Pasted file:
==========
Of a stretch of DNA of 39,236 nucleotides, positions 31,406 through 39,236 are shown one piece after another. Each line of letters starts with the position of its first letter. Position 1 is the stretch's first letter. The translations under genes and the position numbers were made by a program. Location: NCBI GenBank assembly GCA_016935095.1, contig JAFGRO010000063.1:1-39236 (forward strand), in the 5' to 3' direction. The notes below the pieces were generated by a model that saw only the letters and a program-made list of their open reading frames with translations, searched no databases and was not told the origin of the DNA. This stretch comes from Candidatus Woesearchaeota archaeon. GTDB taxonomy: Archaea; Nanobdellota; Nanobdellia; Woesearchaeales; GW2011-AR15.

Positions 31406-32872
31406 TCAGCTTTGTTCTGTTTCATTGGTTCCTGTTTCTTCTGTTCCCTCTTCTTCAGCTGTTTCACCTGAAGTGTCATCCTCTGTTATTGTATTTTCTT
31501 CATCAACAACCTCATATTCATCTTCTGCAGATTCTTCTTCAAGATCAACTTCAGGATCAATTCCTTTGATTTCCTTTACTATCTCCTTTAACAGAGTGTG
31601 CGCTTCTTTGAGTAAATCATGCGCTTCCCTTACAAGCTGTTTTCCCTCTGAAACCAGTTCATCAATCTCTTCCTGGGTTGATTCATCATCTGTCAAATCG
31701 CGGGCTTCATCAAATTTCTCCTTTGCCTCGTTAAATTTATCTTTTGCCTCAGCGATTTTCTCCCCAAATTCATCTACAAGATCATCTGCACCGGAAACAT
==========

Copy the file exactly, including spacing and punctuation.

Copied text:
Of a stretch of DNA of 39,236 nucleotides, positions 31,406 through 39,236 are shown one piece after another. Each line of letters starts with the position of its first letter. Position 1 is the stretch's first letter. The translations under genes and the position numbers were made by a program. Location: NCBI GenBank assembly GCA_016935095.1, contig JAFGRO010000063.1:1-39236 (forward strand), in the 5' to 3' direction. The notes below the pieces were generated by a model that saw only the letters and a program-made list of their open reading frames with translations, searched no databases and was not told the origin of the DNA. This stretch comes from Candidatus Woesearchaeota archaeon. GTDB taxonomy: Archaea; Nanobdellota; Nanobdellia; Woesearchaeales; GW2011-AR15.

Positions 31406-32872
31406 TCAGCTTTGTTCTGTTTCATTGGTTCCTGTTTCTTCTGTTCCCTCTTCTTCAGCTGTTTCACCTGAAGTGTCATCCTCTGTTATTGTATTTTCTT
31501 CATCAACAACCTCATATTCATCTTCTGCAGATTCTTCTTCAAGATCAACTTCAGGATCAATTCCTTTGATTTCCTTTACTATCTCCTTTAACAGAGTGTG
31601 CGCTTCTTTGAGTAAATCATGCGCTTCCCTTACAAGCTGTTTTCCCTCTGAAACCAGTTCATCAATCTCTTCCTGGGTTGATTCATCATCTGTCAAATCG
31701 CGGGCTTCATCAAATTTCTCCTTTGCCTCGTTAAATTTATCTTTTGCCTCAGCGATTTTCTCCCCAAATTCATCTACAAGATCATCTGCACCGGAAACAT